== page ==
One area where George Osborne is under pressure to act tomorrow is the thorny issue of capital allowances.
The chancellor cut these allowances back in 2010 in his first Budget, at the same time cutting corporation tax.
The problem is that many small companies complain they do not benefit from the lower corporation tax rate – and have less incentive to invest because of the allowance cuts.
The Treasury has been under heavy lobbying pressure from groups such as the Engineering Employers Federation and British Chambers of Commerce to conduct a volte face.
Interestingly, the Lib Dems (including Vince Cable) have been persuaded of the merits of this case – although there would be issues around how to pay for a reversal.
In 2010, the annual investment allowance was cut from £100,000 to £25,000 per year (from April 2012) with a cut in the rate from 20 to 18 per cent, or 10 per cent to 8 per cent.
Mr Osborne’s options include raising the annual investment allowance above the current Read more >>
When Whitehall wants to put out new information without mass coverage the technique is quite simple: ministries publish the data without any press release or calls to journalists.
And so it was a few weeks ago when Decc, the energy department, published figures predicting where Britain’s future energy supplies would come from.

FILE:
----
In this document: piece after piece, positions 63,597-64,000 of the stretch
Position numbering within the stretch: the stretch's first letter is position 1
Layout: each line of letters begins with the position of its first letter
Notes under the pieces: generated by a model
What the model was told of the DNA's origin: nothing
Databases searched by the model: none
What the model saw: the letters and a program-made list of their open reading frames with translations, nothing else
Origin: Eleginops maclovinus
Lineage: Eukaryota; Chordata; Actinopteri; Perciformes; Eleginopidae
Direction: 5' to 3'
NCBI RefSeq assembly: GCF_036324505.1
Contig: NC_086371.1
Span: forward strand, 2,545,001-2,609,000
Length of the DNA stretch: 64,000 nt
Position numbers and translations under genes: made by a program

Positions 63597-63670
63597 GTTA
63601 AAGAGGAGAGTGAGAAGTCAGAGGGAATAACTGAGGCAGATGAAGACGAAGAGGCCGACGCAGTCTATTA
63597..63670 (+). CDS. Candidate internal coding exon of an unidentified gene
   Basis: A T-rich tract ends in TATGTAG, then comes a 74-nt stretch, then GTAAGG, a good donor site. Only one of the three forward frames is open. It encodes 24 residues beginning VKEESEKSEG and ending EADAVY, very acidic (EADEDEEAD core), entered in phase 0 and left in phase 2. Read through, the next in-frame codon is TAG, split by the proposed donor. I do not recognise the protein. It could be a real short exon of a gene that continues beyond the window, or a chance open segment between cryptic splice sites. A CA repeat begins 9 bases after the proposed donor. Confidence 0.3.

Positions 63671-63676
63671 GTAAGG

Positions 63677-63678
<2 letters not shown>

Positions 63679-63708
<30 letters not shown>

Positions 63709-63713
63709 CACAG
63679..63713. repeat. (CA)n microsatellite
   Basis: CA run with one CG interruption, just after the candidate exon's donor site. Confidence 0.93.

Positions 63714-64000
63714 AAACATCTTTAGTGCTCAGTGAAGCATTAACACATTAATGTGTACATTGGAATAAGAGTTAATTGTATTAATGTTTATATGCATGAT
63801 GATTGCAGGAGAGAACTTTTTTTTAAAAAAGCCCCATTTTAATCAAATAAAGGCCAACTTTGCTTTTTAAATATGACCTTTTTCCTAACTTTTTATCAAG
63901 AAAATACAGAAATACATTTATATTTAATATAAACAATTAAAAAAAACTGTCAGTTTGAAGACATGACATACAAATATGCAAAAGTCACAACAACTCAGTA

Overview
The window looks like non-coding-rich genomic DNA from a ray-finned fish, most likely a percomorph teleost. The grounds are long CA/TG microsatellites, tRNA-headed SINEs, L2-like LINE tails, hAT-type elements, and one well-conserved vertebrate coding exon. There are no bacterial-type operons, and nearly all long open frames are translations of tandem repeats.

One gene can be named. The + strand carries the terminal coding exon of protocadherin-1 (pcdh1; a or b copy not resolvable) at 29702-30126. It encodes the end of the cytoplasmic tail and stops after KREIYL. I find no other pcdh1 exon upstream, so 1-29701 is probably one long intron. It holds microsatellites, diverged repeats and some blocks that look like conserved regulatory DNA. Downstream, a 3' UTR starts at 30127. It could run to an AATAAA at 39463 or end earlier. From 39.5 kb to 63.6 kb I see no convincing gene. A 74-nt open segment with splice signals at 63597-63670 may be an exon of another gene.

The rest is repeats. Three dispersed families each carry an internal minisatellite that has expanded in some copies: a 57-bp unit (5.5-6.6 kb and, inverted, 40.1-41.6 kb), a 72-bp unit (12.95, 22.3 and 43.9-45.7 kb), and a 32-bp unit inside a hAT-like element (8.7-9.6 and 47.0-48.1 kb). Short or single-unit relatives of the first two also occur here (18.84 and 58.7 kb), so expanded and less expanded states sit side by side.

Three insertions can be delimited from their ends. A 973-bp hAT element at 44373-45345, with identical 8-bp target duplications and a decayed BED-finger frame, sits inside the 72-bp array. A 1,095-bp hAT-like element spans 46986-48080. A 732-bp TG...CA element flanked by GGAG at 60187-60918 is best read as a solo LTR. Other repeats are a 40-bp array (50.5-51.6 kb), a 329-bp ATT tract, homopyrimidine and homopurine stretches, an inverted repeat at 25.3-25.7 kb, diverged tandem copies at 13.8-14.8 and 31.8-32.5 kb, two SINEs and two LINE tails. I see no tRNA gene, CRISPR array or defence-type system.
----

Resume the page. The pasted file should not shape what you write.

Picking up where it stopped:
At a stroke of a pen, officials quadrupled their predictions for unabated gas from 8GW to 28GW; in layman’s terms, about 8 new power stations to around 28.
As such, tomorrow’s announcement by George Osborne about a new dash for gas will not come as a surprise to the industry. Ministers have been open about the need for a vast increase in gas, in part to replace the ageing nuclear reactors and coal-fired power stations coming to the end of their life.
Here are the Decc statistics: Firstly, Annex I of this spreadsheet shows you the 2012 forecasts for new energy capacity in its different forms. You can see the much lower estimate for new gas in the same spreadsheet for 2011, also in Annex I.
The stats show how Decc still does not believe that new nuclear will be truly transformative – in size terms – by 2030. The department expects nuclear to provide only a relatively modest amount of new capacity (at 9.9 GW). (Interesting to note cost problems at EDF’s site in northern France, announced yesterday.)
Tomorrow’s gas strategy statement is politically important and was insisted on by the Treasury as a way to reassure potentially nervous investors in the industry. But it does not Read more >>